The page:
The first time you go traveling solo, you’re bound to make tons of small mistakes and wish you had done certain things differently. That’s all part of the process and honestly those mistakes can make for great memories and unexpected surprises. However, being fully prepared for your first solo trip will save you time, money, and a whole lot of heartache. Here are some mistakes I made backpacking through Europe, and how to avoid them in your own trips.
1. Research Transportation… Before You Touch Down
Getting around in most major cities isn’t typically very complicated, but it still helps to fully understand what options are available before you get there. When I arrived in Florence, I knew the city was filled with buses, but I didn’t realize how far away my hostel was or how quickly my phone battery would drop. As such, I was left wandering the streets surrounding the airport, dragging my suitcase for miles along a busy highway, and unsuccessfully trying to board several buses. In some cities you have to buy tickets at certain stations, bus routes don’t let you buy onboard, and recent construction or political events can alter routes at the last minute. Do your research before you go and make sure you know what you’re in for. Also, check in with locals to see if there are city specific apps that can help you navigate complicated transport systems.
2. Don’t Pack for the Pictures
Whether you opt for a backpack or an actual suitcase, thinking about what you put into your pack is hugely important. I went for a suitcase as I was staying in capital cities and didn’t think I’d have to trek my case for long periods of time, so rolling my things seemed to make sense. Boy, was I wrong. Between the hostel rooms that were on the sixth floor (with no elevator) and the many loud, long walks along cobblestone streets from the nearest bus stop to my room, I begrudged every last item in my case. Things like curling irons and extra pairs of shoes began to feel like insane additions to bring along, and I wished I’d been more critical when I packed. Don’t bring the heavy coat you don’t really need because you want it for a picture or bulky beauty items — you’ll want to spend your time enjoying the destination and not getting ready for it anyway.
3. Portable Chargers are a Must
This might seem like a given even if you’re not a seasoned traveler, but taking a portable charger is a lifesaver. I didn’t end up packing one and still don’t know why I didn’t buy one halfway through my trip. I never listened to music or texted friends as I was always consciously trying to conserve my phone’s battery life for directions. This is a must. Buy one, buy many. It will save you so much worrying and hours spent wandering around lost. Having said that, don’t keep your phone fully charged to spend all day on it. You want to remain present and in the moment as much as possible, simply with the reassurance of knowing you always have a backup. If you can’t get your hands on a charger, consider looking into what late night stores have outlets in the cities you are traveling to – not all destinations are filled with 24 hour McDonalds and Starbucks at every corner.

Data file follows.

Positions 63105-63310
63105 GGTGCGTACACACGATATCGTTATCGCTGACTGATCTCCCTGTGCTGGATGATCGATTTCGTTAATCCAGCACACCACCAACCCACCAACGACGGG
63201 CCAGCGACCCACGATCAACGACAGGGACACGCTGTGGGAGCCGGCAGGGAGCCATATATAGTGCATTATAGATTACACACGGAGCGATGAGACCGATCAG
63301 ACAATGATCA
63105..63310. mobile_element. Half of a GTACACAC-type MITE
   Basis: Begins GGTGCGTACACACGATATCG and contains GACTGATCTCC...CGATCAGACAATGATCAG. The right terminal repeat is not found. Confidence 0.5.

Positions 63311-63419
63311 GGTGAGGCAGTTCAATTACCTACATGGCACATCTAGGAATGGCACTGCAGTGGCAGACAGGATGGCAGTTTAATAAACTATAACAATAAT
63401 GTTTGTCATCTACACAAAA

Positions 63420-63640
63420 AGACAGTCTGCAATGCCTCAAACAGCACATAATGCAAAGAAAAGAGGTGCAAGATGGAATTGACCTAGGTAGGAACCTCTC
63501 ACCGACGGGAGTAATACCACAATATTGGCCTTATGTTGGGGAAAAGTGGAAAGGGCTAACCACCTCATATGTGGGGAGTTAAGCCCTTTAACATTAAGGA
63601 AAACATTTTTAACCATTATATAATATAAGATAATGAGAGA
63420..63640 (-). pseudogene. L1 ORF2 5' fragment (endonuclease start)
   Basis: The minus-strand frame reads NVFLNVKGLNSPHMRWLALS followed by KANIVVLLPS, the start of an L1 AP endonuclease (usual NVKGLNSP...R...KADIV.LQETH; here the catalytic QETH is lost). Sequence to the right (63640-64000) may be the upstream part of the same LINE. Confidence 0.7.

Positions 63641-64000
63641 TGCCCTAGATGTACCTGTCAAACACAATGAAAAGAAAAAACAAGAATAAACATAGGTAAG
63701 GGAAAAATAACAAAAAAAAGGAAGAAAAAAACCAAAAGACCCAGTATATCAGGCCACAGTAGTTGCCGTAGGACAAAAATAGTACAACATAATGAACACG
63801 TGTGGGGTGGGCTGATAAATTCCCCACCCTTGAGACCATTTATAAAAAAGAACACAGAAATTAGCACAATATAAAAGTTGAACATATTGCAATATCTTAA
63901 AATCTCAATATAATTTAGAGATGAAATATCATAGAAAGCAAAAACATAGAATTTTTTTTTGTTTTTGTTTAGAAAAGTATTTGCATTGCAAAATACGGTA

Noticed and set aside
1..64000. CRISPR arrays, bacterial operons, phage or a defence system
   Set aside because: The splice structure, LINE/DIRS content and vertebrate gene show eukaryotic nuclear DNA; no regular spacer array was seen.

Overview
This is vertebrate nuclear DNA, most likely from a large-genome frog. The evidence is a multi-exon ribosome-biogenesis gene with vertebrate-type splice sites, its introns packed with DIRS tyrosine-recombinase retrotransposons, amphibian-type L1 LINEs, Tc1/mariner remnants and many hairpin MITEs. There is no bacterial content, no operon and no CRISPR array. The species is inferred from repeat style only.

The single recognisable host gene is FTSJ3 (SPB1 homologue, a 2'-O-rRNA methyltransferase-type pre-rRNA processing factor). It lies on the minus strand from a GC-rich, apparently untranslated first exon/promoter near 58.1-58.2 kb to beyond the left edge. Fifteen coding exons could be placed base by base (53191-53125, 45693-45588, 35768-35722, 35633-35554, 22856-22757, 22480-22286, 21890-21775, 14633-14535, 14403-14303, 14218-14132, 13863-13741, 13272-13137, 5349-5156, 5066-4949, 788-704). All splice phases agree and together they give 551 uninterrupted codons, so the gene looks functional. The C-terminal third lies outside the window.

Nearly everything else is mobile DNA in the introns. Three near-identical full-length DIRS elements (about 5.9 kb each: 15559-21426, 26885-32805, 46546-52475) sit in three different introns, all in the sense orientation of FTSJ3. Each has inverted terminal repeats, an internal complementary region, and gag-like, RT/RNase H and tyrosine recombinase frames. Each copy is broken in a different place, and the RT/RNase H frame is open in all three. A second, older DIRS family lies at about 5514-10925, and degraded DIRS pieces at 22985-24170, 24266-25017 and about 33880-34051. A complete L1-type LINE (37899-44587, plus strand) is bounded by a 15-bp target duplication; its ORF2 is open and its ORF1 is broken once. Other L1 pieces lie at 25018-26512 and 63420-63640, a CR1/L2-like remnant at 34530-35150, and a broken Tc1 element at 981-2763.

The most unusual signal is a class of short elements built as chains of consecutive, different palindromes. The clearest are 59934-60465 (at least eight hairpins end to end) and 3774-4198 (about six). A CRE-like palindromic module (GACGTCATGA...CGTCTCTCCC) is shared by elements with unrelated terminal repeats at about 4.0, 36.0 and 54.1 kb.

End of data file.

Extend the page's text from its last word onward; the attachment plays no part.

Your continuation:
4. Pay (Slightly) More For Fun Hostels
I did my entire trip in an incredibly budget-friendly manner, and I don’t feel like that compromised my experience in the slightest. However, there were a few decisions I made that I came to regret not splashing out slightly more for. I once stayed in a hostel that was advertised as having a beautiful view over the city… and it did. But a view of the city inherently meant it wasn’t in the city, and that only half explained the extraordinarily low price I paid for it. The hostel was more of a campsite, with guests staying in two person tent-like rooms with no chargers or restrooms. Thankfully, my roommate was a sweet guy from Germany and it was perfectly comfortable, but I can imagine the intimate arrangements proving endlessly uncomfy for a solo travel. Plus, having to trek out to a common dining area to charge my phone each night was a huge hassle, especially after long days of sightseeing and going out. The worst part? Cold, unclean showers shared with everyone at the campsi– I mean hostel. I never paid a lot for my hostels, but when I paid slightly more for a hostel in a fun ruin bar in Budapest or a Croatian hostel on a river with free kayaks and a waterfall nearby, I didn’t regret the higher bill.
5. Trust Your Gut
The worst moments of my trip happened when I didn’t trust my gut. I stayed in a room in Slovenia even though my roommate creeped me out, and I came to hugely regret it. He ended up being kicked out, but that didn’t make me feel any better about the experience. Alternatively, I spontaneously went to a party with someone who came up to me on the streets of Prague and it turned out to be a wonderfully fun evening. Trust your gut when it comes to the people you meet and the places you go; more often than not, it’s will be right. Also, keep other people in the loop. Even though you’re traveling solo, you don’t have to feel totally alone in your decisions.